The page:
FEW CARS CAN MATCH THE DATSUN 260Z FOR LOOKS AND BRAWN, SO WHAT DO YOU GET WHEN YOU DECIDE TO MODIFY ONE TO THE HILT? READ ON TO FIND OUT...
We love a 260Z here at FC Towers and we love them even more when they have wide fenders and even wider wheels bolted to them.
Every once in a while you lay eyes on a car that just looks right, from each and every angle. More often than not these cars tend to be greater than the sum of their components. And they’re often the result of their builder’s almost fanatical levels of commitment to the cause. In fact an owner’s single, bloody-minded determination to grind out a project car can be the deciding factor, the thing that makes the difference between a show stopping feature car like the Datsun you see here, and (an all-too often sight) a partially finished project being sold by a tired, beaten and disgruntled owner on eBay.
The Datsun 260Z you see before you more than fits the bill. First and foremost, there’s not a single angle it doesn’t look perfect from. Rear-three quarter? Sublime. Front on? Jaw-slackeningly pretty. Profile? We might need to lie down for a few minutes to recover...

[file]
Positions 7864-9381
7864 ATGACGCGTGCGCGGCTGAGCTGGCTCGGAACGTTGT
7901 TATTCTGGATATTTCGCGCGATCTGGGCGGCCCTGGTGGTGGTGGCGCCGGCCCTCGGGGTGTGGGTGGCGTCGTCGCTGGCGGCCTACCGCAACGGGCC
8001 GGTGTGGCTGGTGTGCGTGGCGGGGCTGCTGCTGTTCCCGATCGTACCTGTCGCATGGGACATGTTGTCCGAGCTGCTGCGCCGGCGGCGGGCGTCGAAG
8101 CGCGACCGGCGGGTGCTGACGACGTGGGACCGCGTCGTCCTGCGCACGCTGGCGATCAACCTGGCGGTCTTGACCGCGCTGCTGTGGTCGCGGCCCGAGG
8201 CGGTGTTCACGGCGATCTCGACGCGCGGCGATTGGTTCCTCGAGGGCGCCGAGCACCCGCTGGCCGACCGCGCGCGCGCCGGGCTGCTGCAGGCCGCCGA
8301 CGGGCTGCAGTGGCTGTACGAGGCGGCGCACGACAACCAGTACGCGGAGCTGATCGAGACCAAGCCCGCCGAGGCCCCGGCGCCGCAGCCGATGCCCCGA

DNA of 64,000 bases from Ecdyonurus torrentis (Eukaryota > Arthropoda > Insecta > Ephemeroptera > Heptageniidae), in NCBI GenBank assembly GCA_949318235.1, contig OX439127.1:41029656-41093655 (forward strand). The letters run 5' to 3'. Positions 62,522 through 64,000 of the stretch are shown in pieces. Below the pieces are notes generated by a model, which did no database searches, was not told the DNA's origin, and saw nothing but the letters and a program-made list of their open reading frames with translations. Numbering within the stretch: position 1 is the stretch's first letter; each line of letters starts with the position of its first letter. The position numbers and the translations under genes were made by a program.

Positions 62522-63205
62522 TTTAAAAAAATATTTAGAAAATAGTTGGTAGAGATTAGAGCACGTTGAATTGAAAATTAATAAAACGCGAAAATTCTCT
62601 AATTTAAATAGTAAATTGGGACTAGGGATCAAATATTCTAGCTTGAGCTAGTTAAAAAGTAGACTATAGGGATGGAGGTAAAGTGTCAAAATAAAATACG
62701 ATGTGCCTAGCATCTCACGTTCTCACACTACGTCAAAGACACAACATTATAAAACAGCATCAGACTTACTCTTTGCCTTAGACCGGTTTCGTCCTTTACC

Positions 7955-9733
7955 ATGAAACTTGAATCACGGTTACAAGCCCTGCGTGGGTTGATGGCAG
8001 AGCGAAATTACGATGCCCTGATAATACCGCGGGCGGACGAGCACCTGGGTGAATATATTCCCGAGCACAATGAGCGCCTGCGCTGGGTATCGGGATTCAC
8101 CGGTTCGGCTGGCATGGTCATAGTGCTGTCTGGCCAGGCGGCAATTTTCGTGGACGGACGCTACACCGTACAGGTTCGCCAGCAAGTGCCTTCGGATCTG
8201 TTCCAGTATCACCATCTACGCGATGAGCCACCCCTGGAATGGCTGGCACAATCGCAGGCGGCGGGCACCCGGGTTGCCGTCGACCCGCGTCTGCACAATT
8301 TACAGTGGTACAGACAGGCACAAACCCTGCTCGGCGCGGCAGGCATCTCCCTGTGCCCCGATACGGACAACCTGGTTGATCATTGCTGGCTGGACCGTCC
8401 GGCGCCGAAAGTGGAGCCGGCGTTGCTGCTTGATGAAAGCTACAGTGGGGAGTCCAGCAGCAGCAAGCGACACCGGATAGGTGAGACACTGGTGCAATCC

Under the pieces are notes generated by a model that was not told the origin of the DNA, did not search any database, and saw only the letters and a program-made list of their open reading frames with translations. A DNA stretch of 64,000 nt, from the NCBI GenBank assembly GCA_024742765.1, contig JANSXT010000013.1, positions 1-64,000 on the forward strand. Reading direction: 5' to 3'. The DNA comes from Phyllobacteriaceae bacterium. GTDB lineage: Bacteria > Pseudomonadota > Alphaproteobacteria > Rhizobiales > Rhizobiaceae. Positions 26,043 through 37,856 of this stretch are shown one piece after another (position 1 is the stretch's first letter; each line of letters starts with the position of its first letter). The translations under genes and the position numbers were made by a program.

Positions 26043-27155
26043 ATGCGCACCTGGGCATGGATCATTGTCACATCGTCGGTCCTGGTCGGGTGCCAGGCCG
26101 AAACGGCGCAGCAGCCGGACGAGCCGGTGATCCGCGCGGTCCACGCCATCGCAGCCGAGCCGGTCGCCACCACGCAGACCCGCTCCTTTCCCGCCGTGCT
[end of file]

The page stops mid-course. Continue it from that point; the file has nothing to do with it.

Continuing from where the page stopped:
As far as the owner’s commitment to the cause goes, it’s clear from the moment we first meet Robin Sluijter that he holds this car in the same regard as he might his first born child. And that’s before we even begin to discuss the trials and tribulations he’s been through to get to this point.
“My modified car career is littered with older Japanese cars, including a few Mazda 323s, all of which were tuned to a degree,” recalls Robin. “I was originally after an S14 when I came across this. I did some Googling and had to buy it. It had so much potential.”
Getting his mitts on the stylish Japanese icon was only half the battle though. Getting it into something approaching a road legal state was a far, far tougher task. Time hadn’t been especially kind to the 260Z, and by the time Robin came to own it, it was clear nothing but a complete nut and bolt restoration would cut the mustard.